Deniah (13:50):

You know, it's that sort of thing, because it's simple. Well, the five elements I think makes available to people and you can do it in 10 minutes and you don't need a yoga mat. You don't need special clothes, you can do it outdoors, you know, and that connection with nature, and actually being able to do a yoga practice outdoors and have it ready at hand. So that is, I think what inspired me about the five elements movements. And one more thing was the fact that I can actually teach it to somebody and they can do it as a self-practice, You Know? So, so often you meet people who say, well, you know, I was doing a really good yoga class and then the teacher moved away or I moved house and then so, and then, you know, People stop. I mean, I stopped doing Bikram yoga Because I moved house and it was no longer practical for me to drive 20 minutes to go for a yoga class, you know, so I stopped doing it, you know, so, yeah. So that's it. I think, I think in a very long way, that is the five elements and that's what inspired me about it.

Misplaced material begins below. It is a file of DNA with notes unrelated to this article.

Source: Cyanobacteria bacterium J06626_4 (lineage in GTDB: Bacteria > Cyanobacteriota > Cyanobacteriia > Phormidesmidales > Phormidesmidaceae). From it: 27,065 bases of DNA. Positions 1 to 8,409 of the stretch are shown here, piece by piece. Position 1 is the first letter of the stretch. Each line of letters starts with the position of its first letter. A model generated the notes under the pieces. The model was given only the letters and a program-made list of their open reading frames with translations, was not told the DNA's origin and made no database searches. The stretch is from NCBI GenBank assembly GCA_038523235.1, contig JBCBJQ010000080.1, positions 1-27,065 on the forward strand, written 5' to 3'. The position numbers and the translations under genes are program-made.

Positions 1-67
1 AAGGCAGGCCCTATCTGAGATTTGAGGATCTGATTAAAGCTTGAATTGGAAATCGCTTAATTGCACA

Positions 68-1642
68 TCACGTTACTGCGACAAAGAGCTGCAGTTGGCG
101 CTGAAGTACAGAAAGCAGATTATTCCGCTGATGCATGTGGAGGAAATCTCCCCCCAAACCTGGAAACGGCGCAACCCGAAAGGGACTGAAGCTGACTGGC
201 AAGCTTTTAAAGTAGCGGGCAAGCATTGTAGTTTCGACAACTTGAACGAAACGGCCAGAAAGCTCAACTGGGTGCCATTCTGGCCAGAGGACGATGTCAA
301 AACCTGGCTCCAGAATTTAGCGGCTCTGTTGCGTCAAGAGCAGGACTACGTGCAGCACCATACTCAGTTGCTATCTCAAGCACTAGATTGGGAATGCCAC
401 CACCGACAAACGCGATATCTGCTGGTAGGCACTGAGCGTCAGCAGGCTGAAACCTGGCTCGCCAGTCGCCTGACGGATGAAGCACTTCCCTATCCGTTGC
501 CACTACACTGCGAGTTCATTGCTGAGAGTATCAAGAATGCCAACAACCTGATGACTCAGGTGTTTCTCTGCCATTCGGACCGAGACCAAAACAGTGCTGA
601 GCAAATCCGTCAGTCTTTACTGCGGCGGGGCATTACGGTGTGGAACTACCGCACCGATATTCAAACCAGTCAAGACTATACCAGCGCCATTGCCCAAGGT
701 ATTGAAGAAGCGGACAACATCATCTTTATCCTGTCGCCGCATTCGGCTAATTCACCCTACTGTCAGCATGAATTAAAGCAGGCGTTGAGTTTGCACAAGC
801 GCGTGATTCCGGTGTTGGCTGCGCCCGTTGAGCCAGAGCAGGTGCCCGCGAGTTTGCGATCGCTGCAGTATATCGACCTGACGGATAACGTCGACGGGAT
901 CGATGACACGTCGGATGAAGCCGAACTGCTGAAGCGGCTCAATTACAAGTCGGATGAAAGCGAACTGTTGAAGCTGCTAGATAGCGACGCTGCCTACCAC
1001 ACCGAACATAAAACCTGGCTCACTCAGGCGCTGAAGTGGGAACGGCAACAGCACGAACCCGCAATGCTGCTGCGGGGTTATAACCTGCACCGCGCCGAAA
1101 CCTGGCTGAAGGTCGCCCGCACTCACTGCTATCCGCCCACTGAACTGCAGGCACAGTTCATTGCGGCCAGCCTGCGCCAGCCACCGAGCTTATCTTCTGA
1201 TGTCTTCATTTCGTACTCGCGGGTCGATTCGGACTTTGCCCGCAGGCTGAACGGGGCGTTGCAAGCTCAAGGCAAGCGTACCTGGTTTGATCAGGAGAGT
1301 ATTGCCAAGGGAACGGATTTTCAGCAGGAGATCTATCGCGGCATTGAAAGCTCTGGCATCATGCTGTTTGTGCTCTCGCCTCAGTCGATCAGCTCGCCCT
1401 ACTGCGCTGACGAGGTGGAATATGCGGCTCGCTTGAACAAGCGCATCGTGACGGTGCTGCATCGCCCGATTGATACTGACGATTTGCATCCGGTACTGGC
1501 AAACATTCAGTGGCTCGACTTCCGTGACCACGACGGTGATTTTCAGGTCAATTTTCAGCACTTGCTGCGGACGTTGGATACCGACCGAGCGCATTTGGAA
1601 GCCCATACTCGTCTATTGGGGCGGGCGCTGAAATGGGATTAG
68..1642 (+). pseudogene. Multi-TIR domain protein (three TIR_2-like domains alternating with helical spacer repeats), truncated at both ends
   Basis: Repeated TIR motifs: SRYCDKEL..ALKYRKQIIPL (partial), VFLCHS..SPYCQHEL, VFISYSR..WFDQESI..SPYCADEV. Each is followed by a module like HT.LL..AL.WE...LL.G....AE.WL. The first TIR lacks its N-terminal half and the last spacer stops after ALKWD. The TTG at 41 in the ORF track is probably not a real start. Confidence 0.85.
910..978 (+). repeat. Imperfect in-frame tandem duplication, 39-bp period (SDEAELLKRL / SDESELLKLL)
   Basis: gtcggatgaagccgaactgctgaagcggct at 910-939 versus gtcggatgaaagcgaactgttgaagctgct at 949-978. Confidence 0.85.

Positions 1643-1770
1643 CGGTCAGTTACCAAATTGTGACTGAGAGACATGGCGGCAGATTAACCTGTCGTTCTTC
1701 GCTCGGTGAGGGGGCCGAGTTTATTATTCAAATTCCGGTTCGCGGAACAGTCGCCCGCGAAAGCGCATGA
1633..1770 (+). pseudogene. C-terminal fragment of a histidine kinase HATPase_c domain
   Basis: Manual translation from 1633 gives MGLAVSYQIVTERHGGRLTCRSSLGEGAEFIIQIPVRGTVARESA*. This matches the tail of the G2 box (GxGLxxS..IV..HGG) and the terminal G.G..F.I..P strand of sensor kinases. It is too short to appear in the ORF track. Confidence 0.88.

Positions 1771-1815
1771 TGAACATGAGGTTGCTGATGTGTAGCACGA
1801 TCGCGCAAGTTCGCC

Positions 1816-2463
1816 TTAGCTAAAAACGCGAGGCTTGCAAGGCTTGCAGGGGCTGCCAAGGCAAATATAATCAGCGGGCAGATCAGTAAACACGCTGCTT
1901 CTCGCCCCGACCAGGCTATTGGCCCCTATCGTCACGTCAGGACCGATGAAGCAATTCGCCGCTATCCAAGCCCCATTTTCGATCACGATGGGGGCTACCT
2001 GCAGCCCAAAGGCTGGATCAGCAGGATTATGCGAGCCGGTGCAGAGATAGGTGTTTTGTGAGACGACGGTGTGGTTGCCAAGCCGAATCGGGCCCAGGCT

Rach (15:13):

Thank you. Thank you for explaining all of that. And I love the way that it's linked in with that self-care and that ability to take on a practice, which is quite simple in its elements and the way you've described it, but people can actually incorporate it into their daily life to be able to continue it. Like you say to you are 90 and that it can improve your wellbeing, both your physical and emotional wellbeing. With the self-care and the self-healing is that something that you've been able to use the Lu Jong with? Have you, have you actually been able to share it with some of your clinical practice or with your patients? I'd love to know how you've sort of crossed across from those two worlds.